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The Last Story – Wii

The Last Story – Wii

PlatforThe_Last_Story_(NA)m: Nintendo Wii

Developer: Mistwalker, AQ Interactive

Publisher: Nintendo, Xseed Games

Release Date (NA): August 14, 2012

Genre: Role-Playing

Nerd Rating: 9.0/10

Reviewed by TimmiT
Regardless of your opinion of the genre, you have to admire the dedication of JRPG fans. This niche group has a history of going to great lengths to get fans English translations of their favorite games, be it fan funding, or even translating the entire game themselves. In a similar situation, The Last Story, a JRPG developed by Hironobu Sakaguchi, the legendary developer behind titles such as Final Fantasy and Chrono Trigger, was brought to US shores by the loud voices of fans taking part in Operation Rainfall, a project which fans used their voices (and cash) to bring the Wii titles Xenoblade Chronicles, Pandora’s Tower, and the The Last Story to American shores. Given the pedigree of this game, high expectations are placed upon it. The title “ The Last Story”, after all, seems as though Sakaguchi simply wanted to create another Final Fantasy game after finding a thesaurus. Thankfully though, the game doesn’t disappoint, and exceeded my anticipations.

The core of the game takes place on the island country of Lazulis as Zael, the protagonist, and his band of mercenaries become intertwined in wars between nations and re-awakened ancient magic. The game centers around Zael, who has a mysterious power called “The Gathering”, which draws the attention of the Count of Lazulis island, Count Arganan, causing a rift Zael’s mercenary group. The love story between Zael and the Count’s sheltered Niece, Calista, is also a primary focus. On paper, the story here of an ancient magic sealed away and an evil leader trying to reawaken it seems like it’s been told in countless JRPGs before. What’s special about this game, however, is the way in which it is told. An example of this is the character of one particularly stereotypical character Jirall. He’s the typical “Draco Malfoy” character, the upper-class antagonist who is constantly gloating and trying to sabotage the heroes in the least honorable ways possible. As you would imagine, the game tries to build him up to be a hated character so as to increase the catharsis released when you finally do battle him. Without spoiling much, the battle with him takes that trope to an even greater extreme than you would imagine, and even creates some sympathy for an otherwise detestable character. It is little flourishes like this that, cinematically at least, set this game apart from similar titles. It is easy to see how Sakaguchi’s ability to create new innovations in gaming has not dwindled with time.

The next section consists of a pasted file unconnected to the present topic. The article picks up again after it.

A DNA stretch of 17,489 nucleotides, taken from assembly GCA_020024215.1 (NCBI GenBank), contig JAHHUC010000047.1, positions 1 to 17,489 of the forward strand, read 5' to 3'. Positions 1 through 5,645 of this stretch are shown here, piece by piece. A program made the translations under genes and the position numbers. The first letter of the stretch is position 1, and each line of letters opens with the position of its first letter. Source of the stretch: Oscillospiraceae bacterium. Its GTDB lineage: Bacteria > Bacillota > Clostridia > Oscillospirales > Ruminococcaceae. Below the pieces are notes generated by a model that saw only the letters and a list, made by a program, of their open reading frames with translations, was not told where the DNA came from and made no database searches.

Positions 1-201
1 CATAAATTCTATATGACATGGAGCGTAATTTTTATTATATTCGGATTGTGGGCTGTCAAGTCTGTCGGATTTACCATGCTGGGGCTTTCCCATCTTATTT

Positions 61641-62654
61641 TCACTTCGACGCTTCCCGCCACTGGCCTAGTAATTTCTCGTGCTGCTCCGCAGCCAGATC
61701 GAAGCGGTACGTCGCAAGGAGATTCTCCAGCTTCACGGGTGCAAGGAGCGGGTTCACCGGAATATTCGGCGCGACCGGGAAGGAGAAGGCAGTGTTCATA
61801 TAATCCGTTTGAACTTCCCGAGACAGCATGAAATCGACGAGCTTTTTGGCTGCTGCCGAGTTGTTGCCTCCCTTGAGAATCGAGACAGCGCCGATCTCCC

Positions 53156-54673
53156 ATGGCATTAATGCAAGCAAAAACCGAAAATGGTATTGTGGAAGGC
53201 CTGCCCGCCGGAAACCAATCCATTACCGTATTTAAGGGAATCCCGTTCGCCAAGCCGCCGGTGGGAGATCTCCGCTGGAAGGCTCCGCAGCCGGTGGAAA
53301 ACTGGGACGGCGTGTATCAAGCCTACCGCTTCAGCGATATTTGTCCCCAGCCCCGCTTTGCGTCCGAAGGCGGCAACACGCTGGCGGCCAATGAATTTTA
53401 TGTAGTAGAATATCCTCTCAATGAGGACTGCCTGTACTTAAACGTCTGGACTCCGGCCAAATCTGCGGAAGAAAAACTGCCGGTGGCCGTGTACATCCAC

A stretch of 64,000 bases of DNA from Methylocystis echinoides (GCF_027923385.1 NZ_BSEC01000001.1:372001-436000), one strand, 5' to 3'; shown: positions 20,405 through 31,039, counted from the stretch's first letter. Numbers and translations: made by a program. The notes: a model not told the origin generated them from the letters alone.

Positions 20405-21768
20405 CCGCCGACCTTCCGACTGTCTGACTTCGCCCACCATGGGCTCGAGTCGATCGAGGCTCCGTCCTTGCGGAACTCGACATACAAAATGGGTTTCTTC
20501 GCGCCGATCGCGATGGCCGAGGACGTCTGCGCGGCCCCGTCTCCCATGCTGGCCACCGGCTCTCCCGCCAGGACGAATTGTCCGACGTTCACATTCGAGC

the last story screenshot

On a gameplay level, The Last Story also contains many unique ideas and excels against its contemporaries. The game is divided into two main portions: The hub world of Lazulis Island, and the various dungeon areas you visit upon engaging in missions or sidequests, with a few small hub worlds thrown in here and there. Despite the majority of the exploration in this game taking place on one island, it feels deceptively large because of the amount of things to do here. Each citizen of the island has their own lives and troubles, and the player can choose to participate in assisting them, perhaps getting a reward out of it, new armor or weapons, or perhaps nothing at all except a proposal from some strange middle-aged woman in one case. The world feels alive, making the battles the player engages seem to hold more weight since the player has a feel for the world.

the last story map town